The erotica industry is on a quest to make sex toys for men just as cool for men as they are for women—but it’s a huge challenge, according to industry experts.
“Designing sex toys for men is difficult. It requires big investments,” says Fleur Breto, who works for a chain of upscale sex shops in Paris. “If the packaging is ugly and it's called something like ‘Cum-a-Minute’—well it's just not going to work.”
Christian Palix, the founder of an erotic cosmetics firm, says he increasingly caters to male tastes in designing his products, whether targeting couples, gay or straight men.
“A white design will suggest a feminine product. With black and gold, you are moving into more masculine codes,” he said. And the same applies to smells: For the scent of his latest massage oil, Palix hired a professional perfumer, who chose unisex notes like ginger and rosemary instead of the feminine vanilla or passion fruit. Hmmm. Black and gold … maybe the Pittsburgh Steelers can be recruited for advertising? It’s worth a shot.
What do you get when a couple of comedians write a book that follows the life cycle of a relationship from that first, breath-quickening moment all the way through to that soul-deadening, gut-wrenching final tableau? Well, Dave Horwitz and Marisa Pinson came up with Dealbreaker: The Definitive List of Dating Offenses. A “dealbreaker” can be an annoying habit (you talk through movies), a physical attribute (your soul patch), a lifestyle choice (your cucumber melon body spray), a worldview (your delusions of grandeur), and anything and everything in between, according to Horwitz. In other words, we’ve all been there.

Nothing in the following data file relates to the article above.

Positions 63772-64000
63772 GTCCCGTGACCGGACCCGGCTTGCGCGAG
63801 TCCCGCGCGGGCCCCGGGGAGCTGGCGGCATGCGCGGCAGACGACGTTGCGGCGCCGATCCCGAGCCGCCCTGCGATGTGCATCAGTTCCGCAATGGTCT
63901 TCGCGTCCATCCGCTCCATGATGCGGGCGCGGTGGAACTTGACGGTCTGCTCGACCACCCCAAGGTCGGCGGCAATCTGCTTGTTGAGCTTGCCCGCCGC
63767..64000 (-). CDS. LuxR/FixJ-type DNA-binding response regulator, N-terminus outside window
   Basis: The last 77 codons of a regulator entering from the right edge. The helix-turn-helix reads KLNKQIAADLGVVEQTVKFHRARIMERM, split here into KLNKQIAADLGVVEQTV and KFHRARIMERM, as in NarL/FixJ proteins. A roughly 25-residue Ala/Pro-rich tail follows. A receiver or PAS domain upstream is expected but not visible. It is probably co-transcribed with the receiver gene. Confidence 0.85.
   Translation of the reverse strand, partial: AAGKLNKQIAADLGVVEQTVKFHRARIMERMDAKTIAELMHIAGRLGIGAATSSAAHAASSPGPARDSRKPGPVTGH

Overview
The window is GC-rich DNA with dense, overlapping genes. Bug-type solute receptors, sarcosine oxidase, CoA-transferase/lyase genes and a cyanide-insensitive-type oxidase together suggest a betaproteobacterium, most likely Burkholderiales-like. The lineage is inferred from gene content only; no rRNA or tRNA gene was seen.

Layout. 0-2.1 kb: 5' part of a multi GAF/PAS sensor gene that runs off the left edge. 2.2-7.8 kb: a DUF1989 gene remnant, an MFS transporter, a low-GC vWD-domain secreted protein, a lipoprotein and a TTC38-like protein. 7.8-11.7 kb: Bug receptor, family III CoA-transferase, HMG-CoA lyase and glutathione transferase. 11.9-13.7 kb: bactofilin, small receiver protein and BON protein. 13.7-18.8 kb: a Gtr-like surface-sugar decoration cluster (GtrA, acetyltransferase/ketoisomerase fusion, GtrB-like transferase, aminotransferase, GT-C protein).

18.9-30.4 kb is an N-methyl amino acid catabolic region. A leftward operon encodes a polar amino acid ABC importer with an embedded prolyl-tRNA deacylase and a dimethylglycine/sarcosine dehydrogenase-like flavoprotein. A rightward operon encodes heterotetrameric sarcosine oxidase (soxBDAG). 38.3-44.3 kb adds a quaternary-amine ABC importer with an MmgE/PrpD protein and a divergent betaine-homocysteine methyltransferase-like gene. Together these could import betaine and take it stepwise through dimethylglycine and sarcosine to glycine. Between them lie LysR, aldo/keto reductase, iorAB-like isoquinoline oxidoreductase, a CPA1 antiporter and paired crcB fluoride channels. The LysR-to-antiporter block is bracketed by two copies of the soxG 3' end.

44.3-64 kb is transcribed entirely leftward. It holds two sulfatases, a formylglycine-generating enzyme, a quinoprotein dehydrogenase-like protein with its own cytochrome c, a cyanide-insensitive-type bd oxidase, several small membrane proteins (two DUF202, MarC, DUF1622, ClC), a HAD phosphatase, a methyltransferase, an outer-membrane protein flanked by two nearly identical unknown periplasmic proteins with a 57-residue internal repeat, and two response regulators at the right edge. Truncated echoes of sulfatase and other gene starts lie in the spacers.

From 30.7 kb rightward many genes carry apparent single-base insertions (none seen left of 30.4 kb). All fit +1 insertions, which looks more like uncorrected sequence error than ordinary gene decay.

“It’s a pretty authentic glimpse into an entirely new generation of dating,” he says. “Our book really accurately represents people in their 20s in the dating world.”
Horwitz’s own top dealbreakers? 1. You’re a bad kisser. 2. You sit on the same side of the booth in a restaurant (“Marisa assures me it’s probably the worst thing you can do.”) 3. You don’t like Prince.
The authors have no particular plans for Friday night, in case you were wondering.
Scotland Yard is warning newspaper editors across the United Kingdom that they can be held criminally liable if they run advertising for sex establishments that turn out to be linked to human trafficking or exploitation.
“Advertising in newspapers can play a key role in facilitating the exploitation of trafficked victims,” said the Yard’s Richard Martin in a letter to editors. “The adverts in question often purport to be massage parlours, saunas or escort agencies, but are in reality a front for criminal networks to advertise trafficked victims for sexual services.”
And we’re totally on board with being against human trafficking and exploitation—but have to wonder if eliminating sexual ads by intimidating the media isn’t overkill, and could work to drive the problem further underground, as perhaps has happened in the U.S. with the shuttering of the sex ads section of Craig's List.